I found that there was a limit to the amount of data inferences I could make given the small alumni base. I moved to Madison to take a position at Wisconsin Foundation & Alumni Association, in part because I would have a larger pool of alumni to work with.
In the last four years at WFAA, I’ve had the privilege to work with top-notch fundraisers and data professionals. I like to think of my niche in the organization as nestled between prospect development, information technology, and development. My tenure at WFAA has been full of learning and contributing to a world-class public institution, for which I am deeply grateful.
APRA-IL: Could you tell us one perception people have about professionals in Prospect Development? What's the truth?
Carrick: I think there’s a misconception in the greater development community that prospect development professionals are shy, introverted and prefer to work in the back office. Prospect development, as a field, used to be focused on qualitative prospect research. Those researchers often came from librarianship – which is perhaps where this perception comes from, feeding off antiquated stereotypes of librarians being shy and introverted.
Over the last twenty years, the industry integrated more sophisticated data warehousing and analytics into the world of prospect development. Prospect Development professionals now spend much of their time communicating about data to influence the actions of their development colleagues. Armed with these skills, prospect development professionals enjoy stronger partnerships with leadership that guide development strategy. While we are not frontline fundraisers, we are now sitting at the highest levels of the development strategy table, data-informed recommendations for our organization’s continued successes.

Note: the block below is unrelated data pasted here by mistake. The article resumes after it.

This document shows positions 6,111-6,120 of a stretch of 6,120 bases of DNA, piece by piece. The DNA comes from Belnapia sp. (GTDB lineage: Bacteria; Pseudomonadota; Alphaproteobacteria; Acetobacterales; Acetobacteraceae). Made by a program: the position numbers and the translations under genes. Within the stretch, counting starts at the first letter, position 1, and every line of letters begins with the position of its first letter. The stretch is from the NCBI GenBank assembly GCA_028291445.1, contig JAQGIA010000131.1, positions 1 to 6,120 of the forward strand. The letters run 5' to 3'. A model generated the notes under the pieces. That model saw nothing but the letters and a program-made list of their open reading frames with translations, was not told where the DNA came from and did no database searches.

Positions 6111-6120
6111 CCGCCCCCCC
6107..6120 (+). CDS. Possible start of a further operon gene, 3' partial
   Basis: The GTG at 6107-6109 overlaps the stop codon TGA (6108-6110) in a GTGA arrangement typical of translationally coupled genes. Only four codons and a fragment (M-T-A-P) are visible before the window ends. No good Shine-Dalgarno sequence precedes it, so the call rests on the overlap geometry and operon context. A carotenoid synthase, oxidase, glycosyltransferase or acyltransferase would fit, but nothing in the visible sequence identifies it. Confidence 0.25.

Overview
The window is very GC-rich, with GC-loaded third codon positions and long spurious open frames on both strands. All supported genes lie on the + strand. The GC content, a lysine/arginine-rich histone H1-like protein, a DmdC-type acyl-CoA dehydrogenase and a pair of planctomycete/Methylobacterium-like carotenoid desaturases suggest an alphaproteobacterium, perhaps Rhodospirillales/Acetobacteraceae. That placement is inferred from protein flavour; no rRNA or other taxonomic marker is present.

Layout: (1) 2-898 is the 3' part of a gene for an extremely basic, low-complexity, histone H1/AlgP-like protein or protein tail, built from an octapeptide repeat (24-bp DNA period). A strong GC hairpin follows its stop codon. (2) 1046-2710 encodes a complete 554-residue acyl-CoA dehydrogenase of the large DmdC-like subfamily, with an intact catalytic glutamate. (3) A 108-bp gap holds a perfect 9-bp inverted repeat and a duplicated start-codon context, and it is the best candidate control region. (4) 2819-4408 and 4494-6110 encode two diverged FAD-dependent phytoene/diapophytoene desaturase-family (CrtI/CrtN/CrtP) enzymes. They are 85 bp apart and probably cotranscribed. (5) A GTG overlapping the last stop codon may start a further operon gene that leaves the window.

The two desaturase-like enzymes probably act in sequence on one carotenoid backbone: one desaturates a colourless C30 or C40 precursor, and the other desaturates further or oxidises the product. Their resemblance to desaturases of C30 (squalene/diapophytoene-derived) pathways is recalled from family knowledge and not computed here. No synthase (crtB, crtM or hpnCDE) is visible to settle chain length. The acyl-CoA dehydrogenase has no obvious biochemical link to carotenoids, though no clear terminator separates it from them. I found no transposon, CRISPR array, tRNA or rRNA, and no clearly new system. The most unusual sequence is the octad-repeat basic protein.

APRA-IL: Can you share a piece of advice with the readers, on what you've gained during your professional development
Carrick: Cultivate relationships with frontline fundraisers. Ask questions that will help you understand their needs as fundraisers. The better you know how they make choices, work, and feel motivated, the better you’ll be able to support them. A great deal of prospect development is centered on providing information and counsel to help development directors make decisions about which prospects to prioritize. By showing that you are interested in their work and both the art and science of fundraising, development directors will trust that you’re providing recommendations that align with their needs and priorities.
At the end of the day, Prospect Development supports Development Directors with data, information and strategic council. When you can approach a situation knowing how your Development Director thinks, your odds of success for your mission increases dramatically. This will also increase your job satisfaction, knowing your guidance is valued and utilized.